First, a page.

The Daily Gamecock

Column: Being chronically online distracts you from the real world, increases distress

In the last decade, there has been a plethora of technological advancements, leading to a shift in the way we use and value our phones and social media. When it's time to face reality, people who are more reliant on electronic technology tend to struggle more than those off-the-grid due to increased mental distress when constantly being on the phone. 

Smartphones have drastically changed how we view the world and ourselves. Along with smartphones eventually came social media, which has given people an endless amount of new opportunities.

Social media has allowed everyone to connect with anyone and build communities and friendships that would otherwise never be possible, but there can also be negatives to social media, according to Healthaid

Social media also allows an outlet for those to disconnect and isolate themselves from the rest of the world. According to an article from Frontiers in Psychiatry, people with excessive phone usage tend to use social media as a form of escaping from the real world and avoiding certain thoughts, feelings and memories. 

Excessive phone usage doesn’t only give people a way to distract themselves from the world, it can also cause depression and anxiety as well as a connection to a disruptive sleep pattern and media use, according to Frontiers in Psychiatry.

Atticus Wolfe, a doctoral candidate and instructor of record at USC, said electronic technology disadvantages includes concerns surrounding spikes of anxiety levels and depression, body image issues and disordered eating behaviors. It can also lead to someone internalizing external problems, such as feeling guilty for the bad in the world.

"Using technology in the classroom without trying to address those (issues) will only worsen these issues because students are going to be doing these things anyway, and we need to be responsible for some of these behaviors," Wolfe said.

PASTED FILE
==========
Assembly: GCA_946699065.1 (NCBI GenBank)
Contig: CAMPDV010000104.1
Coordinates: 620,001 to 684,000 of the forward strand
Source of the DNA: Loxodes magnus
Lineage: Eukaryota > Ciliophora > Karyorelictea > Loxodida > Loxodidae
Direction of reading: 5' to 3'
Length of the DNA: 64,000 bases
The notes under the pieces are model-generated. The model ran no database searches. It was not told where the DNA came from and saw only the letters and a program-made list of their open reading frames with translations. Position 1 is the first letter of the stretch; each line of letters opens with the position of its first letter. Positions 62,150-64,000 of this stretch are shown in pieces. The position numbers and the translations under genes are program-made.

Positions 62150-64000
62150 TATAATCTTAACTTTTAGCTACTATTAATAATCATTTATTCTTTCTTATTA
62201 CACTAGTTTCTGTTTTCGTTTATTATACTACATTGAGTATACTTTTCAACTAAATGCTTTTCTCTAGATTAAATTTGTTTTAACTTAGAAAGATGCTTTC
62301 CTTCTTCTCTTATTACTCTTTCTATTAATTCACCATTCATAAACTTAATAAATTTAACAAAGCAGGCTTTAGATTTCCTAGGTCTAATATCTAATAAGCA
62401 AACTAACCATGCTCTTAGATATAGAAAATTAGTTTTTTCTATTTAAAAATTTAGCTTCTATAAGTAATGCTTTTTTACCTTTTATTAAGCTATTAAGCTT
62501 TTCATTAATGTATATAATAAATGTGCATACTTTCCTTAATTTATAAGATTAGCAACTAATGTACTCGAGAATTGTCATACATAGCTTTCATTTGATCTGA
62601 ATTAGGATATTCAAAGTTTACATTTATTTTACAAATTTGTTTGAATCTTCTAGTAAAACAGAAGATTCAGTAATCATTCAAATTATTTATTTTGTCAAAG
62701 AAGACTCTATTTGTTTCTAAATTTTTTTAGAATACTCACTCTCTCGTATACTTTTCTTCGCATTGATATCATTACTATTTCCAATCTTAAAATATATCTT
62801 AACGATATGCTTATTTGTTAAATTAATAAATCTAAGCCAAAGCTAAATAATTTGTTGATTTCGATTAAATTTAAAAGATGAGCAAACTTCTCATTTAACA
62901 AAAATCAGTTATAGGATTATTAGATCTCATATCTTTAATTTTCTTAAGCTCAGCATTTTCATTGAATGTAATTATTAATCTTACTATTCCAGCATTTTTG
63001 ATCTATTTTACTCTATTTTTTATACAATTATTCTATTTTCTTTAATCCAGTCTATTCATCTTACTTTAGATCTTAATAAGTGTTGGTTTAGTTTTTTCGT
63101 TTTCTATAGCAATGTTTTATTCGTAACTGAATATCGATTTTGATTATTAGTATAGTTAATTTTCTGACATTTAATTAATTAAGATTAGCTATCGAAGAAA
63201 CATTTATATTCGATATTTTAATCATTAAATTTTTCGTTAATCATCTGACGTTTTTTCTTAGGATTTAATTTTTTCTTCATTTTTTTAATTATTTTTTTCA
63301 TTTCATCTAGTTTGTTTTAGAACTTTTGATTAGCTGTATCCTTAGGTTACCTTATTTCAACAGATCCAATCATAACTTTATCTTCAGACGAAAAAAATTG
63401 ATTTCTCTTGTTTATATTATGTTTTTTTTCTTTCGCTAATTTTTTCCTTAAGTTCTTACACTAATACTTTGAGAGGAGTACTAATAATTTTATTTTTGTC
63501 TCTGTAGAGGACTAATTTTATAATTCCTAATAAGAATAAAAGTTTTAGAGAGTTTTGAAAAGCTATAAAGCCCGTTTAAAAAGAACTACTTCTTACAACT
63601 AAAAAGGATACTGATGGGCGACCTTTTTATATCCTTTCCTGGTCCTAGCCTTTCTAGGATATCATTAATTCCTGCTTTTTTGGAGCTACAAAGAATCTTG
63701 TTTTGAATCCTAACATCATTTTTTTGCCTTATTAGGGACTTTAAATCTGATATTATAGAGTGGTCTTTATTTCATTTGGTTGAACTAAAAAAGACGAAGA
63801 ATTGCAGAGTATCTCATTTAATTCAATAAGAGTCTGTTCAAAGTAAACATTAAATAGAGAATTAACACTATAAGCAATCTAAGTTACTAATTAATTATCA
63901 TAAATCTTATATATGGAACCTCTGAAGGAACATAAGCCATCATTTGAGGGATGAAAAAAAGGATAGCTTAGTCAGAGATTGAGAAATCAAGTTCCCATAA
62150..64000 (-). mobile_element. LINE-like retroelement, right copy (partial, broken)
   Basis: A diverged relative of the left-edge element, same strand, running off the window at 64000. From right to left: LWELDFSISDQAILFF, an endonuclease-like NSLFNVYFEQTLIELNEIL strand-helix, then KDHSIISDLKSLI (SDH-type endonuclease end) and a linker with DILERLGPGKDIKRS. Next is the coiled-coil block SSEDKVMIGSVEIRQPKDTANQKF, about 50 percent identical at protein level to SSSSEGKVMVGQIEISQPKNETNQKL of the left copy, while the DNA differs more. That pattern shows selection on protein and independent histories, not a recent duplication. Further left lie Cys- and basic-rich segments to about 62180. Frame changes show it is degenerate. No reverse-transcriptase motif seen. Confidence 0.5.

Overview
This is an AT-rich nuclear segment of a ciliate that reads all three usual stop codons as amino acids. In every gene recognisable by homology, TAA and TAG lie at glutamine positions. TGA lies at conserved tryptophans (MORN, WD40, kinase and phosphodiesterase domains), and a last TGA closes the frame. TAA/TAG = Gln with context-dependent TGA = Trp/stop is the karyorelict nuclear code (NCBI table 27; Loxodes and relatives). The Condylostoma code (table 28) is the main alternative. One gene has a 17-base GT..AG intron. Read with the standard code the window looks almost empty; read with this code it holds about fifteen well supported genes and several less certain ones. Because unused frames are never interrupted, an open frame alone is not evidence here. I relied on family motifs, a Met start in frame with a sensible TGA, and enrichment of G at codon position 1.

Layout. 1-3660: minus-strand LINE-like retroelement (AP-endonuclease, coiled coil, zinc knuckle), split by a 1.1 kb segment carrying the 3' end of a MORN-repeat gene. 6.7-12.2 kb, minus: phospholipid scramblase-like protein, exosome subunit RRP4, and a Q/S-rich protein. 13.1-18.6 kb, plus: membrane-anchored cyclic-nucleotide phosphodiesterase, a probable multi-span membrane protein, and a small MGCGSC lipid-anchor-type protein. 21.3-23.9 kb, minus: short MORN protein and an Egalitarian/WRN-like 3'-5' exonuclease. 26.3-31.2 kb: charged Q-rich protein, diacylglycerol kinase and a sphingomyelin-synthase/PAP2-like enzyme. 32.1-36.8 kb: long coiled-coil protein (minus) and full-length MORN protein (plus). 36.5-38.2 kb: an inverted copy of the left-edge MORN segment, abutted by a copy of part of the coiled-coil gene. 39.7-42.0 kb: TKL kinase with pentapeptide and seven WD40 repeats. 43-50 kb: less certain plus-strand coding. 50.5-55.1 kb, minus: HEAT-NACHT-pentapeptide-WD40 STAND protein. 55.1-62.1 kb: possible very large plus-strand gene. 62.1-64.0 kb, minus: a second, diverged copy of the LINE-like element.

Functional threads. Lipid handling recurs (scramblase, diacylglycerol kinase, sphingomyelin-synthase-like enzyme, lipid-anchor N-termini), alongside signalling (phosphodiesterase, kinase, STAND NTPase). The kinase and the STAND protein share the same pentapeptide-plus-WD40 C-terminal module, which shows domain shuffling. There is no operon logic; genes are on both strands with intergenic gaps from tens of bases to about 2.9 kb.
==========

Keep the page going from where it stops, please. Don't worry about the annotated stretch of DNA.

It is easy to get drawn into what the media is telling you is right or wrong, and it is also easy to allow the media to make decisions for you. For example, toxic and unrealistic beauty standards appear on multiple social media platforms. Women tend to feel unworthy if they don't look or act like the other girls they see online projecting these standards. 

Sometimes, the most important thing to do is to let go of your phone and look around at the real world compared to what you see in the media. Generations that have grown up with social media in their lives don’t know how to live without their phones that may provide them with comfort. 

“Reliance is not necessarily a bad thing. We all rely on many, many, many things in a day," Wolfe said. "(Students) have become more reliant on learning things through technological means.” 

We all rely on something to get through the day, whether it is a McDonald’s Diet Coke or scrolling through TikTok for an hour just to feel relaxed. The biggest issue with reliance is not being able to address it. Having conversations about accurate data practices and discussions around social media platforms is the responsibility of an educator, according to Wolfe.

Students need to refresh themselves on the mental consequences that could arise if they don’t understand the dangers behind the media, despite the tremendous amount of positives that come with it.

For example, it has given those who have other important responsibilities the chance to be a student. Wolfe said he uses distance learning to allow flexibility in his classroom and give students the ability to learn even if they can't physically be there. 

But too much of one thing can lead to too little of something else. We tend to drown ourselves in our phones and forget about the rest of our responsibilities. 

Sometimes, it feels as though if you are not chronically online or up to date with the latest trends and social media buzz, you are not "cool" enough. The truth is, you are your own worst critic. We compare ourselves to everything we see online because it looks so perfect, and we are not. 

There is a long list of pros and cons when it comes to social media, but the bottom line is that too much of it can lead to the loss of valuable time. If we continue to get lost in our phones and develop more mental distress, we will lose the connections that are out in the world. 

As a generation that has seen electronic technology and social media grow into what it is today, it is crucial to understand the mental consequences that arise from smartphones and social media.